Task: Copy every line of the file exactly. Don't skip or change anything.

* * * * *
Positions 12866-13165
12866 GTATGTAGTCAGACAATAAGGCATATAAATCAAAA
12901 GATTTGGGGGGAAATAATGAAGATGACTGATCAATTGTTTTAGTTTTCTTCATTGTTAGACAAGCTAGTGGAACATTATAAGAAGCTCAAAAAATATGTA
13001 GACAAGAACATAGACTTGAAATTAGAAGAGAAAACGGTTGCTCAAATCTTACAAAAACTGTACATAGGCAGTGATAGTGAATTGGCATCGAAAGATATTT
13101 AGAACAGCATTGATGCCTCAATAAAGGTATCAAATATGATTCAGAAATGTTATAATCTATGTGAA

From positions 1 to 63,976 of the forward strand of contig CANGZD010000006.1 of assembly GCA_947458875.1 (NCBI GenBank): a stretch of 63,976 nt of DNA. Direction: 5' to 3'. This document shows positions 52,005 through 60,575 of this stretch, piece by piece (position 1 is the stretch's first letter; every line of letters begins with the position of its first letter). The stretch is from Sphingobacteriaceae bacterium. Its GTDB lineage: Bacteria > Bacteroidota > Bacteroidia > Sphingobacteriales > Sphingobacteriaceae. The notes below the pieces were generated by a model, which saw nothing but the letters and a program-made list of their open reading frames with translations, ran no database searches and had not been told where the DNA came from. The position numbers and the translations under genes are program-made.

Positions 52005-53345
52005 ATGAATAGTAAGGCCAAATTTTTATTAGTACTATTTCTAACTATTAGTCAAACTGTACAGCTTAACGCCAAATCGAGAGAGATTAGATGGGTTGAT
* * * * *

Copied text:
Positions 12866-13165
12866 GTATGTAGTCAGACAATAAGGCATATAAATCAAAA
12901 GATTTGGGGGGAAATAATGAAGATGACTGATCAATTGTTTTAGTTTTCTTCATTGTTAGACAAGCTAGTGGAACATTATAAGAAGCTCAAAAAATATGTA
13001 GACAAGAACATAGACTTGAAATTAGAAGAGAAAACGGTTGCTCAAATCTTACAAAAACTGTACATAGGCAGTGATAGTGAATTGGCATCGAAAGATATTT
13101 AGAACAGCATTGATGCCTCAATAAAGGTATCAAATATGATTCAGAAATGTTATAATCTATGTGAA

From positions 1 to 63,976 of the forward strand of contig CANGZD010000006.1 of assembly GCA_947458875.1 (NCBI GenBank): a stretch of 63,976 nt of DNA. Direction: 5' to 3'. This document shows positions 52,005 through 60,575 of this stretch, piece by piece (position 1 is the stretch's first letter; every line of letters begins with the position of its first letter). The stretch is from Sphingobacteriaceae bacterium. Its GTDB lineage: Bacteria > Bacteroidota > Bacteroidia > Sphingobacteriales > Sphingobacteriaceae. The notes below the pieces were generated by a model, which saw nothing but the letters and a program-made list of their open reading frames with translations, ran no database searches and had not been told where the DNA came from. The position numbers and the translations under genes are program-made.

Positions 52005-53345
52005 ATGAATAGTAAGGCCAAATTTTTATTAGTACTATTTCTAACTATTAGTCAAACTGTACAGCTTAACGCCAAATCGAGAGAGATTAGATGGGTTGAT